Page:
Throughout this year, ITS Australia’s important project and policy work continued, with workshops and reference groups continuing in the online space. In May, we held the inaugural meeting of ITS Australia’s National Transport Data – Community of Practice (CoP). The CoP grew out of the strong interest of ITS Australia’s members in uncovering and accelerating the opportunities for transport that can be gained from data and analytics.
This year, our MaaS National Reference Committee continued to meet regularly. The committee is made up of project participants and representatives from ~50 key organisations to ensure representation by a broad range of professional expertise. Committee members contribute to and collaborate on the development of Mobility as a Service in Australia by sharing updates on activities in respective jurisdictions and organisations; including research, trials, and international engagement. Under the guidance of the committee, we published a discussion paper on MaaS Data Sharing. The paper was led by a working group of subject matter experts with representatives from the Queensland Department of Transport and Main Roads, Department of Transport WA, and the Australian Government Department of Infrastructure, Transport, Regional Development and Communications.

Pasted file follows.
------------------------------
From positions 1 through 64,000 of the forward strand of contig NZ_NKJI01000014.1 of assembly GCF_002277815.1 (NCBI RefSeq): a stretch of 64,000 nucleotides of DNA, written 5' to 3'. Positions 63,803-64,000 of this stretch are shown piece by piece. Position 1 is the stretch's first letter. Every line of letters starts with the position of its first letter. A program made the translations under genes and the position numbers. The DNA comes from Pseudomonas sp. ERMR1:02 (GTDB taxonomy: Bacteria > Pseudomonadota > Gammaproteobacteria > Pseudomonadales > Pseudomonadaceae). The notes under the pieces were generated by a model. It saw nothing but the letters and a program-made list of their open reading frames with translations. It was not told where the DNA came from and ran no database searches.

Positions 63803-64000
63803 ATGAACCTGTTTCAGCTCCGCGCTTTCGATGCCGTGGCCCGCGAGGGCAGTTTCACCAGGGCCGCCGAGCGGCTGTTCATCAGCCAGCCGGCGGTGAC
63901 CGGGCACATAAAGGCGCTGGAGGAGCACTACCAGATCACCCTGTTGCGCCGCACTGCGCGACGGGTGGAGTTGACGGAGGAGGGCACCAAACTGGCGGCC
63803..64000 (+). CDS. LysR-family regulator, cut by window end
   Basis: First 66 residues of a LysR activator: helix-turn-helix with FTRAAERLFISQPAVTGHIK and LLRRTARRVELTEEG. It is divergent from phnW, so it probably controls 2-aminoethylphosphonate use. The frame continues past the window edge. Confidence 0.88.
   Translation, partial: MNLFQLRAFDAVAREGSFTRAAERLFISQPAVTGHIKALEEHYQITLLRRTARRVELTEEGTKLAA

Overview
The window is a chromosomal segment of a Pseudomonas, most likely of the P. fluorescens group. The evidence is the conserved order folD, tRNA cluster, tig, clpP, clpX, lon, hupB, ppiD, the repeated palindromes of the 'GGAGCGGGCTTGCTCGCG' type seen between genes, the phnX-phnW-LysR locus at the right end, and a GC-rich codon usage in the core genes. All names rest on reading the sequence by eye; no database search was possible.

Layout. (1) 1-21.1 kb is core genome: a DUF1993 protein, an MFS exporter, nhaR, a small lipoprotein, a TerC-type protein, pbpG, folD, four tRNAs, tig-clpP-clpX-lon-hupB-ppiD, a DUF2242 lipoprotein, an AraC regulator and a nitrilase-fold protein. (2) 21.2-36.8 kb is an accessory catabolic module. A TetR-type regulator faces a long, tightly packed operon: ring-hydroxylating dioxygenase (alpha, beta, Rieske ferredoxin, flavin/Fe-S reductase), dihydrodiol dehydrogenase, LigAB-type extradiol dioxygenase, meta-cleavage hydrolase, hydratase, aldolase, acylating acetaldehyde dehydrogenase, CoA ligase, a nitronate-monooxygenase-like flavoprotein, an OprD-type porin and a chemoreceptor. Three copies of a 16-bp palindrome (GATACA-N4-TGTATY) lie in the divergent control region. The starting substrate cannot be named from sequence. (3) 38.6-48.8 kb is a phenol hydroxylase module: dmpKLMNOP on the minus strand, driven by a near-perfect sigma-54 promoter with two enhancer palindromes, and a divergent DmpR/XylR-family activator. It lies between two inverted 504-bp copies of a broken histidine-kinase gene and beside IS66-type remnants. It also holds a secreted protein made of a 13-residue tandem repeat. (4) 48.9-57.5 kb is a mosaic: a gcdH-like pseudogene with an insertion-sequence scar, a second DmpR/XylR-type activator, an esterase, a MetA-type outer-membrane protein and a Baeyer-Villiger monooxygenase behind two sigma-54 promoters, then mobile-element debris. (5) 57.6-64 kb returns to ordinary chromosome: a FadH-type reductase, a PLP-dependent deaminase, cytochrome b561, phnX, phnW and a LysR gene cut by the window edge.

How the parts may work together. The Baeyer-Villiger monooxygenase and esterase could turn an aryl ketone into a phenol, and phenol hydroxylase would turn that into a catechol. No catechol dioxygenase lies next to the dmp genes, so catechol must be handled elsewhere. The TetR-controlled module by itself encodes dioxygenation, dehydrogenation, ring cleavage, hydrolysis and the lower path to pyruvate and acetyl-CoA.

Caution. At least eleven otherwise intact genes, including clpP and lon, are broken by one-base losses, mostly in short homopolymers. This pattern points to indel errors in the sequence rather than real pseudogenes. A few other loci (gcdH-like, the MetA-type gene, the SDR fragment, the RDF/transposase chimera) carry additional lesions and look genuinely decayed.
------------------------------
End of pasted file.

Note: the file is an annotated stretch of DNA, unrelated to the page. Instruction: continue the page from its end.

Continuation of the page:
In partnership with our members, ITS Australia works to design relevant and effective research projects to support a range of transport industry activities and goals. In 2020, ITS Australia completed two significant research projects. The first project Unlocking Shared Mobility: Investigating free-flow parking for car-share in Australia explores how across Australia, there is increasingly intense competition for kerbside space and parking. This Unlocking Shared Mobility research is made possible with funding from partners through iMOVE Australia on behalf of the Australian federal government. Project partners are RMIT, IAG, Cubic Transportation Systems, and Royal Automobile Association of SA.
The second project, Connectivity in C-ITS: Investigating pathways to accelerate the uptake of road safety and efficiency technologies